Repairs needed - Repairs are being planned for the exterior of St. Andrew’s United Church in Indian Head but the small congregation will need assistance from the community to help cover the cost of preserving the historic building.

St. Andrew’s United Church

For more than a century, St. Andrews United Church has stood on the corner of Buxton and Eden Street in Indian Head. The congregation is striving to maintain this historic site but they will need some assistance.
James Harvey laid the cornerstone for St. Andrew’s Presbyterian Church on July 27, 1907. Construction cost approximately $32,000 and the building was dedicated the following February.
Canadian architect William Marshall Dodd designed the building, which has several notable features. Its exterior is red brick, a material common on the east coast but less so for churches on the prairies. A cupola reflects the style common to churches during the early 1900s. Stained glass windows add to the artistic beauty of the church and inside the sanctuary there is a pipe organ featuring two manuals with ten stops on the swell and six stops on the great, along with a pedal board of five stops.
The building was signed over to the United Church in 1925 when members of the local Presbyterian and Methodist congregations amalgamated. In the 1960s, a Christian Education Centre (C. E. Centre) was constructed adjacent to the north side of the church in order to accommodate the large numbers attending Sunday School.
Members of the United Church noted that over time other churches built in Indian Head in the early 20th century had either been demolished or become private homes. As a step toward preserving St. Andrew’s, it was designated as a Municipal Heritage site in 2010.
Although attendance has dwindled significantly from the 343 members registered in 1925, St. Andrew’s United Church still holds services every Sunday at 11 a.m. The next communion service is scheduled for October 2. The pastor, Rev. Koshy David, also supplies the pulpit for Grenfell United Church and the two congregations will hold a Covenanting Service in Indian Head on October 30 at 2 p.m. In addition to regular services, the United Church is active in meeting community needs through Christmas hampers and other measures.
In order to continue these important initiatives, certain repairs should be done to the aging structure. Exterior painting and brickwork is necessary to prevent water from entering the building and to protect the foundation. The masonry is expected to cost approximately $32,500 and painting will cost a minimum of $10,000. Provided there is sufficient funding, the work would be completed between May and October 2023.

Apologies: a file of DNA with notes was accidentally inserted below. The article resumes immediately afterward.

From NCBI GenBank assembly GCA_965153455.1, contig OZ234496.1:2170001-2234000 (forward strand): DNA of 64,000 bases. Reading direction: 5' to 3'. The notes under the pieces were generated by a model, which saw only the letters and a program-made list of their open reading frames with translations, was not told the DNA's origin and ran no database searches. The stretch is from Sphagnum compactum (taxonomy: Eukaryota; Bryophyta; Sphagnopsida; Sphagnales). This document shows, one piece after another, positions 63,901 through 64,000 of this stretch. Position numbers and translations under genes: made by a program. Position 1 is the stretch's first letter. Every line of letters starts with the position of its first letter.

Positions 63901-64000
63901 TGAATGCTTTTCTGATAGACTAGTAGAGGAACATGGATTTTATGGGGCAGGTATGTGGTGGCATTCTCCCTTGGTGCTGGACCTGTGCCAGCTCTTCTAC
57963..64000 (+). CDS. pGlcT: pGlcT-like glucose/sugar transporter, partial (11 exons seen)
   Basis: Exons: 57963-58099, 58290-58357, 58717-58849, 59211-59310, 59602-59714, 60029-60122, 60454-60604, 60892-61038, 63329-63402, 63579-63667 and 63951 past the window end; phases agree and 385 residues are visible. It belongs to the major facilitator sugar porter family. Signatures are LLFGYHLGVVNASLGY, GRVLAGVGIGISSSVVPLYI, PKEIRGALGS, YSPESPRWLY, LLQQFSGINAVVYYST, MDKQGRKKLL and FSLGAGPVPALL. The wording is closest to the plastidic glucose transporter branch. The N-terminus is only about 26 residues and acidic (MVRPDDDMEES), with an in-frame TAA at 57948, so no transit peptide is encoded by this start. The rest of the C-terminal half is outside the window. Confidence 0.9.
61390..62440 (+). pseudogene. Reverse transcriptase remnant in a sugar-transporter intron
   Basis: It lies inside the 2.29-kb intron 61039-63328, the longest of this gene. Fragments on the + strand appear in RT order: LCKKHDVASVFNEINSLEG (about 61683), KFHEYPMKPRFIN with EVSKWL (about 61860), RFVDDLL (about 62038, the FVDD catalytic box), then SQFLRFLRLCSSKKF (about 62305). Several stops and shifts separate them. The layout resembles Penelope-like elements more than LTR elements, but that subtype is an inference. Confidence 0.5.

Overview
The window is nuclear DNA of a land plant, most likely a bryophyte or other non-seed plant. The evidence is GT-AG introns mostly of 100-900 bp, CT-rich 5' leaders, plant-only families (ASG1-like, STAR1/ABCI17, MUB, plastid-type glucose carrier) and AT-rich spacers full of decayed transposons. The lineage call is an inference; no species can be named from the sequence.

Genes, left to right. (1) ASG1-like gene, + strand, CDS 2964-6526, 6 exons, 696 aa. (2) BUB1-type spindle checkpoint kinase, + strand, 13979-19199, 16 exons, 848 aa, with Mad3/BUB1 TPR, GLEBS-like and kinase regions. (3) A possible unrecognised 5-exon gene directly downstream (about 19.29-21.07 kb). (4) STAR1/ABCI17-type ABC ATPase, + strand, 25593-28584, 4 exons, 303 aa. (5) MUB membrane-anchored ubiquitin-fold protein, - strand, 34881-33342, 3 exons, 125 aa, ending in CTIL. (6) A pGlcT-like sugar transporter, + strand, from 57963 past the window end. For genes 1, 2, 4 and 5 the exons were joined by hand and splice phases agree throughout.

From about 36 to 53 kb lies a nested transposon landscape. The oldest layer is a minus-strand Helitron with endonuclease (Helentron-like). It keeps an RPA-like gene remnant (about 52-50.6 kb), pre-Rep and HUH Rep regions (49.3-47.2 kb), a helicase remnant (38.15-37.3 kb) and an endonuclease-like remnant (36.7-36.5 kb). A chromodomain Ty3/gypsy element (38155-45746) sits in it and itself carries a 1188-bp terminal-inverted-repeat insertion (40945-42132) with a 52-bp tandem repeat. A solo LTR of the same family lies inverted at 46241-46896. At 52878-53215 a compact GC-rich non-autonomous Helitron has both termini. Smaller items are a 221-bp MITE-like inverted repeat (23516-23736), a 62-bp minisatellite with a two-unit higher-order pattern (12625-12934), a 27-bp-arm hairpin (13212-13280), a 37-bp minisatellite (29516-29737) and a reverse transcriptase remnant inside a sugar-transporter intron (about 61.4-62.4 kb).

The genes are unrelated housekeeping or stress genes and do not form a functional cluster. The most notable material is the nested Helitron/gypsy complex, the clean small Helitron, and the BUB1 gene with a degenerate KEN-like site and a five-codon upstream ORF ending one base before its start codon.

The church plans to submit a grant application to the Saskatchewan Heritage Foundation in time for the October 1 deadline. If the grant is approved, then the church will only need to pay 50 per cent of the project cost.
Operating expenses are already a challenge for the small congregation so, with the lifting of COVID restrictions, they are planning to revive some familiar fundraisers and initiate new ones in order to meet operating expenses and cover building repair costs.
On October 28 and 29, the church will hold a Clothing Sale, which has traditionally been well supported by the community. The church also hopes to organize a Mosaic event at the CE Centre featuring food and music from different cultures.
The CE Centre, with a capacity of 150, can also be booked for private events. The facility is licensed and features a kitchen and a stage. The United Church Women’s group is available to cater lunches, if desired.
“It’s a beautiful facility for weddings; the sanctuary of the church is absolutely gorgeous and Indian Head is full of places you can go if you want your pictures outdoors,” observed church member Pat Braden. “The CE Centre and the church are connected so whether it be a wedding or a funeral you can just move across, and it’s wheelchair accessible.”
Through these and future fundraising opportunities, United Church members are hopeful that the historic building will maintain its place in the community for many years to come.
“We’re looking at the future of the church,” Pat Braden explained. “One thing the church has always done is support those in need; it’s always been a big part of our mandate to provide support within the larger community. But at this time, our fundraising is going to be based around making repairs to the church so the building can continue in order to continue with our other priorities. If the building isn’t here, if we’re not here, the rest isn’t going to happen.”

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